myCar.backUpSound = function () {
  return "beep, beep, beep!";
};

console.log(myCar.backUpSound());
console.log(yourCar.backUpSound());
 
beep, beep, beep!
error: Uncaught TypeError: yourCar.backUpSound is not a function

To provide backUpSound() to all objects created in the future it must be added into the constructor, alongside the properties. Existing objects will need to be individually upgraded, as they’ve already been instantiated and the constructor didn’t then have the new function.

The following revision shows a Javascript object constructor that includes a property and function.

function Car2(make, model, year) {
  this.make = make;
  this.model = model;
  this.year = year;
  this.reverseSound = "silence";
  this.backUpSound = function () { return this.reverseSound; }
}

Objects created from this new constructor have the ability to report on the property. In this way are objects refined and given new functionality. Existing objects do not inherit these new capabilities.

let myCar2 = new Car2( "Lotus", "Esprit", 2010 );
console.log(myCar2.backUpSound());

myCar2.reverseSound = "grind, grind, sputter!"
console.log(myCar2.backUpSound());

The output ought not be a surprise.

silence
grind, grind, sputter!

Javascript Object Destructors

Unlike some other languages, Javascript doesn’t have a corresponding destructor capability. Without going into a deep discussion about garbage collection (the scavenging of objects and returning their resources once they’re no longer used), suffice it to say that there’s an open proposal to add such to an upcoming version of Javascript.

For the moment, setting object values to null or using addWeakEventListener() may provide a similar functionality as would a dedicated destructor.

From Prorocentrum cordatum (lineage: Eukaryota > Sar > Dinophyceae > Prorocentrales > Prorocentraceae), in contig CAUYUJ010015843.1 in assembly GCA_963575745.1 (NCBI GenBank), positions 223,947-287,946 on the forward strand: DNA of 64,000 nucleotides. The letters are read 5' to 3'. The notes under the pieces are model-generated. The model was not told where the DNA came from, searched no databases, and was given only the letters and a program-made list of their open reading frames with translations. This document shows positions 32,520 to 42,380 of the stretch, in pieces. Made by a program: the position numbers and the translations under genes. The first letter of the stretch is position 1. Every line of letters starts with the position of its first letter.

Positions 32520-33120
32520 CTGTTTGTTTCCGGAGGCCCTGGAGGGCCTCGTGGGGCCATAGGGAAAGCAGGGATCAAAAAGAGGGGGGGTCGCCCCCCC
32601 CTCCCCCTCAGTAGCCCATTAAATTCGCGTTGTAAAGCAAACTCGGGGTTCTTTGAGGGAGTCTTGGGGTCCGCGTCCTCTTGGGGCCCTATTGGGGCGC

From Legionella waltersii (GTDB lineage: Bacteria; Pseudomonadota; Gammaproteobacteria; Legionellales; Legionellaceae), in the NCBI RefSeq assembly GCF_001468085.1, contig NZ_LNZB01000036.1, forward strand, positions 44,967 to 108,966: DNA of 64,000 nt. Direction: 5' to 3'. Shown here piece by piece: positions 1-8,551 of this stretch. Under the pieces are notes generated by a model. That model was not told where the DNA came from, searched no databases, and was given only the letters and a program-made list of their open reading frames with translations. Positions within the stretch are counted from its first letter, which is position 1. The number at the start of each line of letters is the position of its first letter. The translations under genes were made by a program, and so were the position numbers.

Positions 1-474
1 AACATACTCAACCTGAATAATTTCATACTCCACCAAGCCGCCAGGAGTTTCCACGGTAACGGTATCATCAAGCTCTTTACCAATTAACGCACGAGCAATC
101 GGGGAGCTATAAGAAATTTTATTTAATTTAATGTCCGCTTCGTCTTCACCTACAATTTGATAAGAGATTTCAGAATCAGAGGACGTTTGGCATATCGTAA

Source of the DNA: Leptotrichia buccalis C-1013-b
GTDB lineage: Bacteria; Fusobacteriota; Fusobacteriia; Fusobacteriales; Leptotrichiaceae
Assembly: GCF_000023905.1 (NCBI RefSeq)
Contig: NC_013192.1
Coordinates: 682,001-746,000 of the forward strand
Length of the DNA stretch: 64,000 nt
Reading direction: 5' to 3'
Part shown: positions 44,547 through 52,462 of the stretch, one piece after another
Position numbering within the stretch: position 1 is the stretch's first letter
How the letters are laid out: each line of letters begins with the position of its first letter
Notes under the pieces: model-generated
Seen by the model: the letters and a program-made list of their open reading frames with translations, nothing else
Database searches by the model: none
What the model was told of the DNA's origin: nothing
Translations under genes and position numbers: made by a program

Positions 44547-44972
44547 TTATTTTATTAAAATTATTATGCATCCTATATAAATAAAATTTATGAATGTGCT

Conclusion

Javascript object constructors are the engine which assembles new objects. This blog entry covered the basics of constructors and how to add properties and functions to existing objects and into constructors, providing the framework for refining and enhancing objects over the software development lifecycle.

Start Learning

To learn more about Javascript, check out other Javascript blog posts and enroll in our Javascript Nanodegree programs, including Intermediate Javascript.

Source Code

Complete source code, when needed to expand upon the snippets above, will be included below, ready for use in an online Javascript tester like PlayCode.

function Car(make, model, year) {
  // this = {};  (set automagically)
  // copy values to `this`; robust code would include parameter sanity-checking
  this.make = make;
  this.model = model;
  this.year = year;
  // return this (done implicitly by Javascript)
}
 
let myCar = new Car( "Jeep", "Wrangler YJ", 1987 );
let yourCar = new Car( "Ford", "Taurus", 1992 );
yourCar.description = "Windshield wipers need work.";
 
console.log(myCar.description);
console.log(yourCar.description);
 
myCar.backUpSound = function () {
  return "beep, beep, beep!";
};
 
console.log(myCar.backUpSound());
console.log(yourCar.backUpSound());

function Car2(make, model, year) {
  this.make = make;
  this.model = model;
  this.year = year;
  this.reverseSound = "silence";
  this.backUpSound = function () { return this.reverseSound; }
}
 
let myCar2 = new Car2( "Lotus", "Esprit", 2010 );
console.log(myCar2.backUpSound());
myCar2.reverseSound = "grind, grind, sputter!"
console.log(myCar2.backUpSound());